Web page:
Jimmy Carter, An Appreciation
We become not a melting pot but a beautiful mosaic. Different people, different beliefs, different yearnings, different hopes, different dreams. —Jimmy Carter
“Enough is enough! I’m writing the President!”
After hitting the umpteenth brick wall, my wife had reached the end of her rope. As a Canadian citizen in America, married to an American, obtaining a green card for work should have been a walk in the park for her. But it wasn’t. After three years of red tape, misinformation, misfiled forms, mistakes and miscues on the part of the federal government, she fired off an indignant letter to President Jimmy Carter. “Don’t you want me?” the letter cried. “I’m a teacher, I’m a good person, I help people. Does your country have anything against teachers, good people and helpers?”
We mailed the letter that night to “President Jimmy Carter in care of The White House, Washington, DC.” Less than a week later a package arrived on our doorstep—her approved application.
“Wow,” exclaimed the official reviewing the application forms, each of them covered with federal stars and rubber-stamped URGENT. “Someone at the top is really interested in you!”
Jimmy Carter is now about to embark on a journey of his own, entering hospice for end-of-life care. He leaves behind a legacy of kindness, tolerance and peace and will likely be remembered first as a person of faith who lived that faith, secondly as a crusader for human rights and religious freedom, and incidentallyas someone who happened to be president of the United States.
His quick response to my wife’s letter was symptomatic of the kind of person he was: inclusive. Though raised in the deep South to committed segregationist parents, it was not in Carter’s makeup to exclude anyone. As a child he made friends with his family’s black neighbor children in the poor community where he lived. Later, on becoming Georgia’s governor, succeeding arch-bigot Lester Maddox (the New York Times described Maddox as believing “that blacks were intellectually inferior to whites, that integration was a Communist plot, that segregation was somewhere justified in scripture and that a federal mandate to integrate [all-white] schools was ‘ungodly, un-Christian and un-American.’”) he stunned the inauguration crowd when he declared, “I say to you quite frankly that the time for racial discrimination is over…No poor, rural, weak, or black person should ever have to bear the additional burden of being deprived of the opportunity of an education, a job or simple justice.”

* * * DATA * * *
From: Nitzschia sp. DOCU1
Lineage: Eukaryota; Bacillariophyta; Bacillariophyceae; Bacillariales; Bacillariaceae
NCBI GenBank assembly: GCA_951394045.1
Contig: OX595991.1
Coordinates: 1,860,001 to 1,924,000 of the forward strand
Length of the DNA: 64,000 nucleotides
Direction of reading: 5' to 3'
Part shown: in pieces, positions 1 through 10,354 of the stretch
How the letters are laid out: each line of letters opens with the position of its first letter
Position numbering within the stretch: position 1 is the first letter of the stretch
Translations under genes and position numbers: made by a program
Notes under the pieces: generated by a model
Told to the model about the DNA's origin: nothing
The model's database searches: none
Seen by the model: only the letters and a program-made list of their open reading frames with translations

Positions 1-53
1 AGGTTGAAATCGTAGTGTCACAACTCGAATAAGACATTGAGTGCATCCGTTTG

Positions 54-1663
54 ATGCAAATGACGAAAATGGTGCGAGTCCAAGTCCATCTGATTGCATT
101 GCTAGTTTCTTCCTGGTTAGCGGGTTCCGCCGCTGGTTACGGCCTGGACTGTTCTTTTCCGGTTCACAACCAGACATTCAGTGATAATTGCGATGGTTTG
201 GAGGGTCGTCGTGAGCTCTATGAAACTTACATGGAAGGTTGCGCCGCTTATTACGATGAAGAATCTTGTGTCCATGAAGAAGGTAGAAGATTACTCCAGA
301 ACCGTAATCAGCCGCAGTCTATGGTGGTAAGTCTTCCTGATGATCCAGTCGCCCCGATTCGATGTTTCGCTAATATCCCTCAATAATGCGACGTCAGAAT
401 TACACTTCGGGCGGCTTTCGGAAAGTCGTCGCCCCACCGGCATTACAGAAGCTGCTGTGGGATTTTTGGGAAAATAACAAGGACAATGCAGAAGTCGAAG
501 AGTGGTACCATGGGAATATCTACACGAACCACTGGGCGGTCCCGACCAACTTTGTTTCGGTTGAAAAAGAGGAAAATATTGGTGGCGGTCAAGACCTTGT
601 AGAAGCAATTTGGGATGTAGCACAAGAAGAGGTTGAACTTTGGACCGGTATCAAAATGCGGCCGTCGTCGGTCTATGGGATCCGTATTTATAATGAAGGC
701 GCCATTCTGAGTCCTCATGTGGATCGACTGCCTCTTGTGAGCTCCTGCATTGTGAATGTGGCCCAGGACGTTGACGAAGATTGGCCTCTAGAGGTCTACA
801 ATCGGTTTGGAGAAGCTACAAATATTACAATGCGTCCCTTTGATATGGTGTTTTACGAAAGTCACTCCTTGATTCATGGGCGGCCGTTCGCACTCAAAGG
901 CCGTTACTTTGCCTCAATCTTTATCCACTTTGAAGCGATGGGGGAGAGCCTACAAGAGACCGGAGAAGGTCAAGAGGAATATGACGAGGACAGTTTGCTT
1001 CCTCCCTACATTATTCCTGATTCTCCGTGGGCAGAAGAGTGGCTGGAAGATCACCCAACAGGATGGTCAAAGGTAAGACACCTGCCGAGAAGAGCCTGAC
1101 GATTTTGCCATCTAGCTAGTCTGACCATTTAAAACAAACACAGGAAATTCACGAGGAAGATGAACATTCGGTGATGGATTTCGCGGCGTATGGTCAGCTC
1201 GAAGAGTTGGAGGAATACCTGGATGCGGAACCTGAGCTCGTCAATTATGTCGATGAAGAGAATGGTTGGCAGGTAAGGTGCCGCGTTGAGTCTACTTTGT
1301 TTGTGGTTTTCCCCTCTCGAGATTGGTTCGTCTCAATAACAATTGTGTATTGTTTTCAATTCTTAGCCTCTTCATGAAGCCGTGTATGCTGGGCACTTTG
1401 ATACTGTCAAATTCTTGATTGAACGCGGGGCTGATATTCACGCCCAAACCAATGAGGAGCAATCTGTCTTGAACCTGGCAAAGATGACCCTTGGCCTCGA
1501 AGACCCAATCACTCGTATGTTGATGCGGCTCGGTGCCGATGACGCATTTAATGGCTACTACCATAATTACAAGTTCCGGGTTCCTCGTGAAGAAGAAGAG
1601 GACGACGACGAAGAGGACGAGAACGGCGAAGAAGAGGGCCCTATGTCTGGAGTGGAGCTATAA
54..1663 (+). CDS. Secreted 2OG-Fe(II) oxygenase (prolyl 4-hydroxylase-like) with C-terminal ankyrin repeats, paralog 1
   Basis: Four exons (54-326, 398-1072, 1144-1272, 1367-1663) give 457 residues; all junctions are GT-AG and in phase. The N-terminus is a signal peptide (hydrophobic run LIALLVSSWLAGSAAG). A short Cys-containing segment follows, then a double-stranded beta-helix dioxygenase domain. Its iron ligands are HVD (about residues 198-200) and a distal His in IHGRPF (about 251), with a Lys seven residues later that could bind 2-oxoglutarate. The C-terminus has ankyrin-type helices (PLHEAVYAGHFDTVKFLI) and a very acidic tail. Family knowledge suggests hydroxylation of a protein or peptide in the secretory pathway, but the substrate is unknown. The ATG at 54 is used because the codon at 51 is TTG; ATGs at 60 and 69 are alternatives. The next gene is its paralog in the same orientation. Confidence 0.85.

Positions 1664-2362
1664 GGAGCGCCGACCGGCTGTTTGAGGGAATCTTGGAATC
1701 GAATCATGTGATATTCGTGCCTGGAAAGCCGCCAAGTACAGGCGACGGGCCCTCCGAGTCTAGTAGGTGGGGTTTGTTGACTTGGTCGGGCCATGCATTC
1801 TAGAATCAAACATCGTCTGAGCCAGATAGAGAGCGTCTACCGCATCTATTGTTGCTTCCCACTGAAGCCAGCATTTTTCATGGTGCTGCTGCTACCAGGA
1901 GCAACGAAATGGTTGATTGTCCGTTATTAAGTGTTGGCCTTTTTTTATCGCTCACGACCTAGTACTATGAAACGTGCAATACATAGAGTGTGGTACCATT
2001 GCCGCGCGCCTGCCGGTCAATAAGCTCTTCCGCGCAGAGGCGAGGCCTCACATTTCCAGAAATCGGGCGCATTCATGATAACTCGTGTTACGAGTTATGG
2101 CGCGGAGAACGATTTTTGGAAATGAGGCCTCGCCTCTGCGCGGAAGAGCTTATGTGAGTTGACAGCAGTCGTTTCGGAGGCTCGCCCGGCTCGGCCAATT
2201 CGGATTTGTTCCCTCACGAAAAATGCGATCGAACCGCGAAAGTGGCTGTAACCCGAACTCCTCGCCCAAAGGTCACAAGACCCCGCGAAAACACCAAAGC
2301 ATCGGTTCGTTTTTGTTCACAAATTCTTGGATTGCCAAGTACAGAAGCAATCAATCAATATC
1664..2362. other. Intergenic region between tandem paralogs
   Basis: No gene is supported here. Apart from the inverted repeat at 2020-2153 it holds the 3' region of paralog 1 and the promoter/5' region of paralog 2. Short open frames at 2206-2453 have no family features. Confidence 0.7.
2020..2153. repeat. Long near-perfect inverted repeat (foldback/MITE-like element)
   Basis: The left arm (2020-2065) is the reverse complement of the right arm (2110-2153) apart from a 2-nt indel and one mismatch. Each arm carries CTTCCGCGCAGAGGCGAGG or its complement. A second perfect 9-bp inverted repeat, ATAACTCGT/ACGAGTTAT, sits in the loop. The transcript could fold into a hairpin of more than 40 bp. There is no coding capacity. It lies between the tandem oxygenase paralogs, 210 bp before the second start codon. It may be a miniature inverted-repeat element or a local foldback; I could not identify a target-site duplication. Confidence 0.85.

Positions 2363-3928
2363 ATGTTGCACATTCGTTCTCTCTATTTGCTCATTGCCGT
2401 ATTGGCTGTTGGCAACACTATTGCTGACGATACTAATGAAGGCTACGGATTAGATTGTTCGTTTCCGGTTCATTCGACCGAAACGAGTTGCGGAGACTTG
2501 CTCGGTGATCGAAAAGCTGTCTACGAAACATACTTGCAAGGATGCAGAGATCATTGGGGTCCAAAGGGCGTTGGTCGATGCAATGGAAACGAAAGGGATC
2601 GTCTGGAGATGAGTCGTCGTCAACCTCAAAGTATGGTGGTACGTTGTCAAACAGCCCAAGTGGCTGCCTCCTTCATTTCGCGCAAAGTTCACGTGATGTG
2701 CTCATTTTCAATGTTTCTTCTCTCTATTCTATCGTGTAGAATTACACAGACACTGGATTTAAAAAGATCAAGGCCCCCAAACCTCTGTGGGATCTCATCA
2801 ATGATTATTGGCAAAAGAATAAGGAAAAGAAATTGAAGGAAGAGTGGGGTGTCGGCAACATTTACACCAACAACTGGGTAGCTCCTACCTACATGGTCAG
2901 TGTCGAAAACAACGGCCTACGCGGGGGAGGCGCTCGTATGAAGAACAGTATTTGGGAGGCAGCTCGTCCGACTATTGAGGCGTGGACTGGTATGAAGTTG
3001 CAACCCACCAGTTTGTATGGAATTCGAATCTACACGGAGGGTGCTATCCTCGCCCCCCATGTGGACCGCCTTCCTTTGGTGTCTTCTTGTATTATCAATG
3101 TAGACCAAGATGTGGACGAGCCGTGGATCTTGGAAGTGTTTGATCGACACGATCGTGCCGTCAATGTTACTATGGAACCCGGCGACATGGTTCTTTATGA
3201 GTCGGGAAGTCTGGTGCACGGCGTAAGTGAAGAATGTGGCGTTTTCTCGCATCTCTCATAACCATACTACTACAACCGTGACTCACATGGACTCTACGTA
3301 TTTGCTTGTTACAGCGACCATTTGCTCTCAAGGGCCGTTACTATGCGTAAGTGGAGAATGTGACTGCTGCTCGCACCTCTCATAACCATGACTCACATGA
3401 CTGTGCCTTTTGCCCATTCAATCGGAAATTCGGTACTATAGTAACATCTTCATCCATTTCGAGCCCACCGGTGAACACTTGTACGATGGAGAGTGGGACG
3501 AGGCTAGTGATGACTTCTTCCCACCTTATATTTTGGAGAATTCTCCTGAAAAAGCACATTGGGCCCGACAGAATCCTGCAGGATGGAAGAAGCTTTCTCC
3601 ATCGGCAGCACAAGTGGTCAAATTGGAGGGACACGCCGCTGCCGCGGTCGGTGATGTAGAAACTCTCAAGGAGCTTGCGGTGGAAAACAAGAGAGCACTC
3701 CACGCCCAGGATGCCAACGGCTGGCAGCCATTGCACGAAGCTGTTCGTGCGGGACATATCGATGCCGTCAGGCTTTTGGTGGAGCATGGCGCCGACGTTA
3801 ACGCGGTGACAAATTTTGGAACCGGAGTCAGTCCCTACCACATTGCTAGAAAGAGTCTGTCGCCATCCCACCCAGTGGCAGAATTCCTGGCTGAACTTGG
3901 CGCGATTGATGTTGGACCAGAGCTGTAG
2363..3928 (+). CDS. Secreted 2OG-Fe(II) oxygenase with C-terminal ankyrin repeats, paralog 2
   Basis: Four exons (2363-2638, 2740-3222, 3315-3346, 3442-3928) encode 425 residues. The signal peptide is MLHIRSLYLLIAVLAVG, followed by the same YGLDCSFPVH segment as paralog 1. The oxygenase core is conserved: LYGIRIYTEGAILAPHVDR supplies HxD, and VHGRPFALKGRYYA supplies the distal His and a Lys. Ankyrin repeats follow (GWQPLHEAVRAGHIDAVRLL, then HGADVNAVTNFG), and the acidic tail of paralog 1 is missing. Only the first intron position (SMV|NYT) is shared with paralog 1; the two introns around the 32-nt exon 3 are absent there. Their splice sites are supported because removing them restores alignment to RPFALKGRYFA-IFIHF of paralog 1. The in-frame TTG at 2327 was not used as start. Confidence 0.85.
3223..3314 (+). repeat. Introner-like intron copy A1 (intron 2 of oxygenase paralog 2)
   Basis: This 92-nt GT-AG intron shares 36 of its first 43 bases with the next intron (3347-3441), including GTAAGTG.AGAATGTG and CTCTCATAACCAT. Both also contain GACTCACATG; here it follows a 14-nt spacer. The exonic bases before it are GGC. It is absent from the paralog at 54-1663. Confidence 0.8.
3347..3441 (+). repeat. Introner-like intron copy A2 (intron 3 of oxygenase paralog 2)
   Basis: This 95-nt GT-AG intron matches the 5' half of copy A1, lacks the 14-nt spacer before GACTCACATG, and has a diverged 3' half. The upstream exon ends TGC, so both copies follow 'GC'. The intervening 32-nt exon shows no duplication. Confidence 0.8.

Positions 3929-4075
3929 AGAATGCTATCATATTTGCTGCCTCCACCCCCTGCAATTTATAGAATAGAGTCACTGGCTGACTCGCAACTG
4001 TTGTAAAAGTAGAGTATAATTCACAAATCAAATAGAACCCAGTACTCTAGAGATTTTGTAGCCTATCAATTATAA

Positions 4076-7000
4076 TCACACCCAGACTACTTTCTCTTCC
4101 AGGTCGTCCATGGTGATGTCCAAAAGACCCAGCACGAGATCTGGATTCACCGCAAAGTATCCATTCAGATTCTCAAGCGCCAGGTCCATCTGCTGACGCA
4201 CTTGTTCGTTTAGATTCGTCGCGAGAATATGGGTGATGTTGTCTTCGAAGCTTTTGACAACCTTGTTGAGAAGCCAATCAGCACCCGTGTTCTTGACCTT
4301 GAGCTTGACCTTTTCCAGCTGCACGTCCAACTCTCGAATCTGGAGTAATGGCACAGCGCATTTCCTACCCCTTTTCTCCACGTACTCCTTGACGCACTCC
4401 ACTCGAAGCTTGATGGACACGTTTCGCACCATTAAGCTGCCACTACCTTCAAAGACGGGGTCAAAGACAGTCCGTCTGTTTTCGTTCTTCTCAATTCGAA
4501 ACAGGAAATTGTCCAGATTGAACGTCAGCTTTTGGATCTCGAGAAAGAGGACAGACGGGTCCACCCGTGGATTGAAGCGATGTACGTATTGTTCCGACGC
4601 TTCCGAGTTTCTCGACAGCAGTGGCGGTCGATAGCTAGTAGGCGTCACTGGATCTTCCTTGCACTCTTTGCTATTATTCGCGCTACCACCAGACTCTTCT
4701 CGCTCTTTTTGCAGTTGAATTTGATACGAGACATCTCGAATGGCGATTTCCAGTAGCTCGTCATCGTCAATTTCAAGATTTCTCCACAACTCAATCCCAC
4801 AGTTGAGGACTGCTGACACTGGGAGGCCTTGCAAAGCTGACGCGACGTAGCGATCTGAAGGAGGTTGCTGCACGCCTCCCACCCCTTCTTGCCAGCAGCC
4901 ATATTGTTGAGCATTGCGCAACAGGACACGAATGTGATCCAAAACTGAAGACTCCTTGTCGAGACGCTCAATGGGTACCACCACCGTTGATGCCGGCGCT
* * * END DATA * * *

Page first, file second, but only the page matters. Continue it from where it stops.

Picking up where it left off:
As president he strove for peace, meeting all challenges, as he said, “without launching a missile or dropping a bomb. My commitment to peace was an aspect of my Christian faith. Also, basic human rights are obviously compatible with the teachings of Jesus Christ, and I made human rights a foundation of foreign policy.”
He made human rights a foundation of his life and work as well, founding the nonprofit, non-governmental Carter Center in 1982, an organization committed to advancing human rights and easing human suffering. It has helped to improve life for people in more than 80 countries by resolving conflicts and advancing democracy and human rights. For his work on equality and inclusion, Carter was awarded the Nobel Peace Prize in 2002 “for his decades of untiring effort to find peaceful solutions to international conflicts, to advance democracy and human rights, and to promote economic and social development.”
Jimmy Carter tried as best as he could to be the best Christian he could be, setting examples of love and peace while finding commonalities and joining hands with other faiths. “The finest teachings of Mohammed, Hinduism, Buddhism, Judaism, Christianity, Protestantism, or Catholicism are compatible where they advocate peace and sharing one’s good fortune with those less fortunate,” he said. “As a Christian, I don’t equate other religions with the impact or influence or supremacy or the Godship of Jesus Christ. Other believers promote similar beliefs in secular life. Our own individual Christian beliefs and the finest beliefs of Islam and Buddhism and Hinduism should be implemented in the promotion of peace, alleviation of suffering, and justice.”
With Carter, what you saw is what you got, and that was invariably a simple, loving soul doing as much as he could for others. As his close friend Bob Dylan observed, “It’s impossible to define Jimmy. I think of him as a simple kind of man. Like in the Lynyrd Skynyrd song: ‘He takes his time, doesn’t live too fast. Troubles come, but they will pass. Find a woman and find love. And don’t forget there’s always someone above.’”
Up until recently, Carter continued to regularly teach Sunday school at the Plains, Georgia Maranatha Baptist Church, earning him the title of “America’s most famous Sunday school teacher.”
At this writing, Jimmy Carter is still with us. I can’t say that he touched our personal lives any more or less than he has touched so many others. But I have no doubt that one day when he’s ready to take his leave of us, the gatekeeper up there in Heaven will certainly greet him, as that immigration official greeted my wife that day so very long ago: “Wow! Someone at the top is really interested in you!”